The degeneration of Ag coatings on the polished surfaces of side-polished fibers (SPFs) with different surface topographies, and its inhibition by Au plating were studied by the time-dependent red shift of the resonance wavelength of SPF surface plasmon resonance (SPR) sensors. The surface topography determines the Ag-particle distribution, and affects the optical performance. The resonance wavelength of rough and smooth samples demonstrates a red shift over time. However, the service lifetime of an Ag-SPR sensor with a rough surface is less than 48 h because an abundance of coating flakes destroys the integrity of the Ag coating, and accelerates oxidation. Degeneration does not decrease its sensitivity. The smooth surface retards the degeneration rate. A thin Au plating decreases the resonance bandwidth for the rough surface, and provides a resonance wavelength near the middle of the ideal range between 533 and 620 nm. The position of the resonance wavelength can be adjusted by changing the proportions of Ag and Au in the compound coating. The Au plating retards the rate of Ag degeneration, where the maximum degeneration rate of a pure Ag coating is 3.5 times greater that of an Ag-Au compound coating between 96 and 192 h.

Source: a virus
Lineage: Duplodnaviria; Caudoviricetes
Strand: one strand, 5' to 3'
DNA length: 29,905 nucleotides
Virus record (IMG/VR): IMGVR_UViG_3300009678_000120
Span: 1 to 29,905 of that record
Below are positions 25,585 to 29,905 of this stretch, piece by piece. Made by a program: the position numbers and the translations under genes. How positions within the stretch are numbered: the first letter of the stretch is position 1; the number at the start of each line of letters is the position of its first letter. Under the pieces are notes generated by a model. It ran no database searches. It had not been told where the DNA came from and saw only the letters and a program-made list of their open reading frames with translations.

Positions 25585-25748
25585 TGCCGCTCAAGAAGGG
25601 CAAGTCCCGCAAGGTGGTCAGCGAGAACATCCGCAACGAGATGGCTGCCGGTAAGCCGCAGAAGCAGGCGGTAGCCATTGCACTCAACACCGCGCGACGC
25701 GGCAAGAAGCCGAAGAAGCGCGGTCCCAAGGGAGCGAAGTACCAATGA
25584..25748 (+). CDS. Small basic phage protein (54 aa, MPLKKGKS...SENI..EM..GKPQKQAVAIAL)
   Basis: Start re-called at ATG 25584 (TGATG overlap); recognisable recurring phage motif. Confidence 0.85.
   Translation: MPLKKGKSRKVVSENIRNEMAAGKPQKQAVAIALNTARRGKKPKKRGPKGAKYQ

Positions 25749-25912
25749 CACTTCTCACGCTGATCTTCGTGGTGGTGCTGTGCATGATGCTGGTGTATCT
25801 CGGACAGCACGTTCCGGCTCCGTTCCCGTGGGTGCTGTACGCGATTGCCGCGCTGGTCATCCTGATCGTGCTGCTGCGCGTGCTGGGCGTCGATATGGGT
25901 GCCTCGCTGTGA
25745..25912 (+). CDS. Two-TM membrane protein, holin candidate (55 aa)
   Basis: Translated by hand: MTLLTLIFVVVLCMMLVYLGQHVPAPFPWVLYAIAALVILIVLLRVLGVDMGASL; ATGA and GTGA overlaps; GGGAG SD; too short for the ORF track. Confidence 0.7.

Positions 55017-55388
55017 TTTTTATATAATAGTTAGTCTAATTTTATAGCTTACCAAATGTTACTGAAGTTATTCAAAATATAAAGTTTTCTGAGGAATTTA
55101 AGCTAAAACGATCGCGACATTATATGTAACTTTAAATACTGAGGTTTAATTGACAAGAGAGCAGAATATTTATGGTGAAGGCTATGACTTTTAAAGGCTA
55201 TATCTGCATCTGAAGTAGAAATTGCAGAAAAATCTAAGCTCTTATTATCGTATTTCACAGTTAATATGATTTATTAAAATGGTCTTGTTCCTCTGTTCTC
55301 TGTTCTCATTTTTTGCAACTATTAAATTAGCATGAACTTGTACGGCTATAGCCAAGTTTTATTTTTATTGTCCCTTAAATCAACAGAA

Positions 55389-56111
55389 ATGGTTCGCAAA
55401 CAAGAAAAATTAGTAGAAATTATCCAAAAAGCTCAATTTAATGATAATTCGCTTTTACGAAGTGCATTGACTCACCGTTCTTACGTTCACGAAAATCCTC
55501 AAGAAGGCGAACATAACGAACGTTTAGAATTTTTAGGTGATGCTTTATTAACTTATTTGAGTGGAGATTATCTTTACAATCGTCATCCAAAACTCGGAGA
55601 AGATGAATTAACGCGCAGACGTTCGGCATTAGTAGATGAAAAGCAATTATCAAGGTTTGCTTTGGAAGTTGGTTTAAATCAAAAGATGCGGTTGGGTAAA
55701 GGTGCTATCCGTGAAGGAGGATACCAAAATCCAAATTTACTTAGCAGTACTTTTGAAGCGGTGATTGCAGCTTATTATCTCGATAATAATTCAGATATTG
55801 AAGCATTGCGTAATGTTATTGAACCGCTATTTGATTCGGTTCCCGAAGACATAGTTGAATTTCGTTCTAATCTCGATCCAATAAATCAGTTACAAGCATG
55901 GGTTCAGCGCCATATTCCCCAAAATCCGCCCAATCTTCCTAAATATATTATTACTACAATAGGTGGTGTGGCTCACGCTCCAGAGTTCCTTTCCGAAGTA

- Side-polished fiber (SPF)
- silver coating
- silver-gold compound coating
- surface plasmon resonance (SPR)
ASJC Scopus subject areas
- Atomic and Molecular Physics, and Optics
- Electrical and Electronic Engineering